Finally, after months of contemplation, with my family and friends coaxing me, here is my first blog and blog post.
Let me take you on a journey with me to the beautiful hill town of Nainital in Uttarakhand, India.
There are various ways of reaching this hill town from Delhi. Its accessible by road, air(Pantnagar airport) and train. I chose the train simply because, train journeys I have always found rather charming and rarely get the opportunity to undertake these days . We took the Shatabdi Express up to Kathgodam Railway head and from there rented a cab till Nainital. A word about the cabs here. Once you step out of the quaint little railway station, you will be spoilt for choice as there are dozens of cabs lined up outside waiting to take visitors to various places-Nainital, Ranikhet, Corbett…
You can expect to pay anything between 1000-1200 INR for a medium sized car such as the Honda Amaze.
It took us about an hour and a half to reach the cottage we had booked ourselves into- a quaint little gem called ‘The Hive Cottage’ at Ayarpata, Mallital in Nainital. I’ll fill you in about this beauty in another post.
Boating at Naini Lake- we got caught in a heavy downpour after this 🙂
After checking in, we trudged downhill to get ourselves some ‘Pahari-Kumayoni ‘ food. Talking of food, will tell you about all the must eats in Nainital and also will share with you the next three blissful days we spent here.
So, till then- take care, have fun, be healthy and keep travelling joyfully…
This time, we are in Ljubljana the capital city of Slovenia.
We reached Ljubljana from Budapest.
There are several ways of travelling between these two places. We chose to travel by bus and used the services of the Flix Bus- having used it many times earlier, we were comfortable doing so. We departed from the Nepliget station in Budapest and arrived at the Ljubljana bus station in about 5 hours. The journey en route was picturesque, to say the least.
Once in Ljubljana, we took a taxi to the apartment we were booked into. A little word here on where to stay and how to choose the location-
You see, Ljubljana is a small Charming city/ town where life pretty much revolves around the river which flows through its centre. Being a university town, it is small and walkable – almost end to end. So, it really does not matter where you choose to stay – you will always be close to the centre. Also, the cost of stay is reasonable.
We stayed at a place called Apartma ( apartment ) 1001 on Igriska street. The owner, Mr Borut was warm and friendly as all Slovenians are (we found out later). To give you little example of that- We had forgotten our adapter plug in Budapest and Mr Borut not only provided us with two brand new ones but even gifted us one that we could carry along with us for the rest of the trip. Thank you, dear Borut!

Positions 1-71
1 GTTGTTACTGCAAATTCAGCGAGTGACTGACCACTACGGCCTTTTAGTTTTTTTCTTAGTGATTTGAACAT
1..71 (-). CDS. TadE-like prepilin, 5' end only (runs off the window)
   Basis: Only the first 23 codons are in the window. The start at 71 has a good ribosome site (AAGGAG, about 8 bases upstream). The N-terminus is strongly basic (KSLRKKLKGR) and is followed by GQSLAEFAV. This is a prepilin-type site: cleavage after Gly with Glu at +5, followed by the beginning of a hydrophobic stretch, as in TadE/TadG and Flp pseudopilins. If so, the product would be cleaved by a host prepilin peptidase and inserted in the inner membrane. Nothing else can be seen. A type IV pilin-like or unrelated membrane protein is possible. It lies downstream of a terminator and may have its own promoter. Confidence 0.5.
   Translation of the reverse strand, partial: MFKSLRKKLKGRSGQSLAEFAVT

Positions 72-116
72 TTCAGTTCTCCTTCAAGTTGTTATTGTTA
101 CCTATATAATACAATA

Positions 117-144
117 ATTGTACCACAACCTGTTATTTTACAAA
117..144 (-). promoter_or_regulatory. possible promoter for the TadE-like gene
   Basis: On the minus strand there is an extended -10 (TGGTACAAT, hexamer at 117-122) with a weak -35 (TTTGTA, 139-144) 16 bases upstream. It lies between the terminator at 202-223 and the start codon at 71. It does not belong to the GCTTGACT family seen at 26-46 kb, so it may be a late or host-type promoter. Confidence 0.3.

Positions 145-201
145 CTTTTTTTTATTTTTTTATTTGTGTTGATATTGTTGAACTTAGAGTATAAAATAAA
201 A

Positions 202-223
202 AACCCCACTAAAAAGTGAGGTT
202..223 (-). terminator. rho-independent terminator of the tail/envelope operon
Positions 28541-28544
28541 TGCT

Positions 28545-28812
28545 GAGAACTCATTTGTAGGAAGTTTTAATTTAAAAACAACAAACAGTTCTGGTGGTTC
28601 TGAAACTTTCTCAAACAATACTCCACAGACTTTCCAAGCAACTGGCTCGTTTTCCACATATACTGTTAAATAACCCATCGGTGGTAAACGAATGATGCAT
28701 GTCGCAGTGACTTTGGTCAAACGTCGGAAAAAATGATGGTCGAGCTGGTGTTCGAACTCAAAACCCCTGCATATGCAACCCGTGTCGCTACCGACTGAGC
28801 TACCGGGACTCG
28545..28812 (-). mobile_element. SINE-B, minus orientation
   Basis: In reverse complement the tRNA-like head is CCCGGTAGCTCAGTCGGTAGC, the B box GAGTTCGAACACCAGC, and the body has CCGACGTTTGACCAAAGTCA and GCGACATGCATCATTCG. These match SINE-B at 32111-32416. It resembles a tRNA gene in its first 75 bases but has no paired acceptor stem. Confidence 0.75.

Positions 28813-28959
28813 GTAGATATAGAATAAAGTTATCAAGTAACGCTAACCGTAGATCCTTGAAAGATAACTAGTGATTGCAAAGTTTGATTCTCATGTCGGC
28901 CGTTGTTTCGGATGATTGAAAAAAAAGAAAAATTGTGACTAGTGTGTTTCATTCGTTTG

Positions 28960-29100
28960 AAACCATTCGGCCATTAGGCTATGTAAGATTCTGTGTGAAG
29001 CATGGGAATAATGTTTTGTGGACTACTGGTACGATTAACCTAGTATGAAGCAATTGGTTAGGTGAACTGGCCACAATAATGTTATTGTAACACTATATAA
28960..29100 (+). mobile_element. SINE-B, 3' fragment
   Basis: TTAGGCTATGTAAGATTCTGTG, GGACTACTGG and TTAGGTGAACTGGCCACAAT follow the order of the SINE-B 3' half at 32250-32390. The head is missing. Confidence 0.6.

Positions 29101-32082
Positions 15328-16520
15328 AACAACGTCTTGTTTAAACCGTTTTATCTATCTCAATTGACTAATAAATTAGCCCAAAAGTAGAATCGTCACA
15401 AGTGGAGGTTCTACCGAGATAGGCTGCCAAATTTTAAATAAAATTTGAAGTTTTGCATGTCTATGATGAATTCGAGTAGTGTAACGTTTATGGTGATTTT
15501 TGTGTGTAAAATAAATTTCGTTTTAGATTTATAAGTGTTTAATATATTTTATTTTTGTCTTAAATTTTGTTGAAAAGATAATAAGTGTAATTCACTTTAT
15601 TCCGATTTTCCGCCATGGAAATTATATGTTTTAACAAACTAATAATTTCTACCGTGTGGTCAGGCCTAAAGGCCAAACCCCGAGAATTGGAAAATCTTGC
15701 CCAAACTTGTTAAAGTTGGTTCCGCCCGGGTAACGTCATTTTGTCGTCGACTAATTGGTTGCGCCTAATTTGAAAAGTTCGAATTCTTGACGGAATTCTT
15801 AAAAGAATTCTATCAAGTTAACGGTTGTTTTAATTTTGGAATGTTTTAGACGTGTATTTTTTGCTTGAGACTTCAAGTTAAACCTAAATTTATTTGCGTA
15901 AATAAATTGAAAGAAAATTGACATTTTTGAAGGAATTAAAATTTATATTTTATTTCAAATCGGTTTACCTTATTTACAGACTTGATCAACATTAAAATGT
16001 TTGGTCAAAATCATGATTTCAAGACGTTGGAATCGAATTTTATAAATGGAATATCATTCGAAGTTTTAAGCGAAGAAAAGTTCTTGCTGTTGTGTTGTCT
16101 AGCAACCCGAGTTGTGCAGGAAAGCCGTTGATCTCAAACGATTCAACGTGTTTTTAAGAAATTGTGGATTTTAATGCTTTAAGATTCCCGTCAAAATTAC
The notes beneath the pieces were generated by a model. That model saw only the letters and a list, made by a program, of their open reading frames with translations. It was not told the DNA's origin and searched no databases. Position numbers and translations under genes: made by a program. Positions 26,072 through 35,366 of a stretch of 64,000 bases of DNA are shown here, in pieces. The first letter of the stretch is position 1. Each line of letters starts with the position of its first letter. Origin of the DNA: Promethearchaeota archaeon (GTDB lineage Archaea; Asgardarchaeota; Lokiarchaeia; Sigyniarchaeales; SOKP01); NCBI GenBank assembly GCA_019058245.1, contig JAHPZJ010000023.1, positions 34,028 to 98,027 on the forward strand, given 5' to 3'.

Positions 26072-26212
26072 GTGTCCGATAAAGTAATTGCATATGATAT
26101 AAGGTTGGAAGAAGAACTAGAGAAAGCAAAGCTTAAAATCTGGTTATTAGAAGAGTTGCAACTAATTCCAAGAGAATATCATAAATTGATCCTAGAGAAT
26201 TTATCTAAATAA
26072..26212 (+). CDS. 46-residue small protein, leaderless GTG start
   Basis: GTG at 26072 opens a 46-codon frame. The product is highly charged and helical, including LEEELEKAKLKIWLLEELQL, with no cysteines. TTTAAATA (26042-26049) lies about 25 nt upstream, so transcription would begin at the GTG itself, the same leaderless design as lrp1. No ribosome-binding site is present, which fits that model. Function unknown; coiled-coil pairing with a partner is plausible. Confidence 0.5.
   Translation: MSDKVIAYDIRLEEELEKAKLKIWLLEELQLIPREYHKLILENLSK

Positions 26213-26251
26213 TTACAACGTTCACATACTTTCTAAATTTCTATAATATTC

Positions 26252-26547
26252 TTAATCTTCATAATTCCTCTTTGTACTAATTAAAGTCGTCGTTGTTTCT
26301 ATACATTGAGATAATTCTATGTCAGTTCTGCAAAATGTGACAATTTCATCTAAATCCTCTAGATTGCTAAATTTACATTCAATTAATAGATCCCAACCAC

I had been in touch with him via watsap before we arrived and he had been waiting with the house keys for us.
Once we alighted from the bus, we found taxis lined up along the street. Unlike many European cities, the cabs here are safe and very reliable. They run by the meter and frankly you rarely pay more than 10-11 Euros(so short are the distances!)
Once we met Borut, he handed over the keys to us and briefly oriented us to the place. The apartment was cozy, pretty, well lit and had everything that a traveller would need. He’d even stocked up the fridge with complimentary wine and some (chargeable) essentials. We got to know from him that Slovenia has 13 wine growing regions and produces wine of superb quality- I vouch for that!
A little tip here: We have found the best variety of wines in the supermarkets here at very reasonable prices. The average price that we paid for a bottle of wine was about E 1.40! I just heard some exclamations!
The pictures above are of the charming apartment that we called ‘Home’ for 4 nights.
We loved it! Right across the street was the ‘Merkator'(super market), a bakery, restaurants,bars and what not. Till wee hours of the morning the city is awake with sounds of music and laughter… The spirit of the city is what hit me the most. The icing of the cake was that we were right next to the Congress Square and the University. Every evening, during summer the Music Dept students put up amazing performances for all to watch… I still re live those moments when the city- life tries to pull me down!
By the way…the meaning of the word Ljubljana is- ‘My beloved’ in Slovenian…how apt!
A performance at Congress Square…
Now for our itinerary:
Well, the first thing that we did (as always) after we reached is set out to familiarise ourselves with the surroundings. The apartment overlooks the castle and Borut had told us to keep walking towards the castle and we’d find everything there. That’s exactly what we did- with the cool summer breeze of the juliana Alps blowing against our faces, we just walked towards the stunning view of the castle towering over all else… And- what met our eyes in just ten minutes was the gorgeous Preseren Square(where stands the statue of their national hero France Preseren who was a romantic poet- a rather unusual choice for a national hero but how befitting), the river, the charming buildings, a flurry of activity- of children skating, people dancing(on the road!!) To lovely music coming from just about EVERYWHERE!!